Attitude wasn’t the only factor in his success.
“I’ve got a killer motor,” he said, displaying impressively knotted leg muscles. “So the genetics were there.” Also, he said, “Louise stood behind me on everything. She was always supportive…she was fabulous. I also had the good fortune to meet some other good cyclists,” who graciously helped him build his cycling career.
At the time when Simons played sports in Springfield, losing was considered a failure that came with some measure of shame.
“If I didn’t win I felt bad about myself,” Simons said. As an adult, he’d feel “depressed” at losing tennis matches. “When I came to cycling I had no expectations…so being good was easy for me in a way.”
If Simons grew up with a “win or else” attitude, he doesn’t pass this on to the several athletes he currently coaches. When they lose, he asks them, “What did you learn today?”
“What matters is to improve,” he said. “It gets them out of of their funk [to ask], ‘where did you mess up?’”
While continuing to help his students improve their technique, Simons decided to stop racing competitively himself because “at this point training is discipline…not love. I don’t like my attitude too much,” he said.
Preparing for races can be “murderous,” and “some of it’s just physically unpleasant…your legs are on fire.” He doesn’t want to over-tax his heart, which has undergone five angioplasties and the implantation of two pacemakers in the last few years. (Simons noted that he “wouldn’t be be alive” if not for his “extraordinary condition,” as it caused “collateral branching” in his cardiac arteries that, he said, saved him from a heart attack.)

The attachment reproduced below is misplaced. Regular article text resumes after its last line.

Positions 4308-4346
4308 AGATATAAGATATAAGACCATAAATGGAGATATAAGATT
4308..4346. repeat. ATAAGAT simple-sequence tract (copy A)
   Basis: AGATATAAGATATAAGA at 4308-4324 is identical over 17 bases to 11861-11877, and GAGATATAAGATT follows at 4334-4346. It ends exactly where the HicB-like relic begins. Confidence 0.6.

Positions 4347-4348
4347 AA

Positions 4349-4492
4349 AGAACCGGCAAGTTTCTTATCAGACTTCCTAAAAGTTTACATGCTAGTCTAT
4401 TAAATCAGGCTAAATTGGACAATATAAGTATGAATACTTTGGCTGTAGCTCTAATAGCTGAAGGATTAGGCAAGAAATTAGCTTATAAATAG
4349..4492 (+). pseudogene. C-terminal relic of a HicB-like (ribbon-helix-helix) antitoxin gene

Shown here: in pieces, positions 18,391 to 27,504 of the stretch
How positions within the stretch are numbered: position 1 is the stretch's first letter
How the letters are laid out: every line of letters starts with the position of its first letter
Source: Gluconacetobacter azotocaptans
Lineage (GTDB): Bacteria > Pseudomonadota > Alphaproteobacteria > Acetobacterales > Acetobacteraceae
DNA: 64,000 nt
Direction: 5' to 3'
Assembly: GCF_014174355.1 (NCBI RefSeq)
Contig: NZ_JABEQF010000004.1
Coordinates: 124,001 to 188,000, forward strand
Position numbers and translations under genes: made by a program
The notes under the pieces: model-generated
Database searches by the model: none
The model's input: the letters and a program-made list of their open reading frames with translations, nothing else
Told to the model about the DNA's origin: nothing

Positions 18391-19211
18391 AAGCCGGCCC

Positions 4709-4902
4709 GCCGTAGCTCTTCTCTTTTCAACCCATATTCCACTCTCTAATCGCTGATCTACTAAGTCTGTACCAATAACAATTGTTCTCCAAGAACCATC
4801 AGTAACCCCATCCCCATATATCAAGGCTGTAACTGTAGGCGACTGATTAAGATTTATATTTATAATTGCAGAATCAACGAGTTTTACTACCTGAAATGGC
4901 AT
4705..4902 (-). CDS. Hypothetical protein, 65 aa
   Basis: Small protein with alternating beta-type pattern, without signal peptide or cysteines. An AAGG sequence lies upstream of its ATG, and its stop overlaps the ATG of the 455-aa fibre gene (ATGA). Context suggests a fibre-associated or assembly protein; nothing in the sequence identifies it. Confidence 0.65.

“If you had a wonderful old auto, would you red-line it? I don’t think you can demand from your body extreme performance. I could back down, but I want to see optimal performance,” he said. “This wraps up this part of my life, this chapter of cycling.” Of his world championships, he said, “I thought that was high accomplishment…it’s not that I’m proud of it, but I’m very pleased with it.”
For Simons the regrouping that comes with retirement presents its own challenge. “It’s been a real transition and I’m not comfortable with it,” he said. “I’ve always been so goal-oriented throughout my life. I don’t know what I want to do now. At 77, that’s kind of a void. I always need to find something, but maybe now I can relax.”
If you spot a tandem bike whizzing down Grinnell Road, you may be witnessing Simons in one of his “relaxing” activities. Simons rides with Kelly Hall, a friend from the Yellow Springs Chamber Orchestra, in which they both play.
“She likes speed, she’s strong, she’s got a good attitude,” he said. “It’s just fun.” Turning onto Grinnell Road from Corry Street, he said, they’ll reach speeds above 40 miles per hour.
Simons hopes the record of his achievements encourages others to pursue their own challenges, even where success doesn’t seem likely or obvious.
“If you think you can do something, you’ve at least got a shot at it,” he said. “I’d like to inspire people to be active as long as they’re alive, intellectually, or something physical. To not be physically fit is very disappointing for a person.”
“I don’t think sports are just for the young. I think they’re for everybody,” he added.
*The writer is a freelance employee of the News.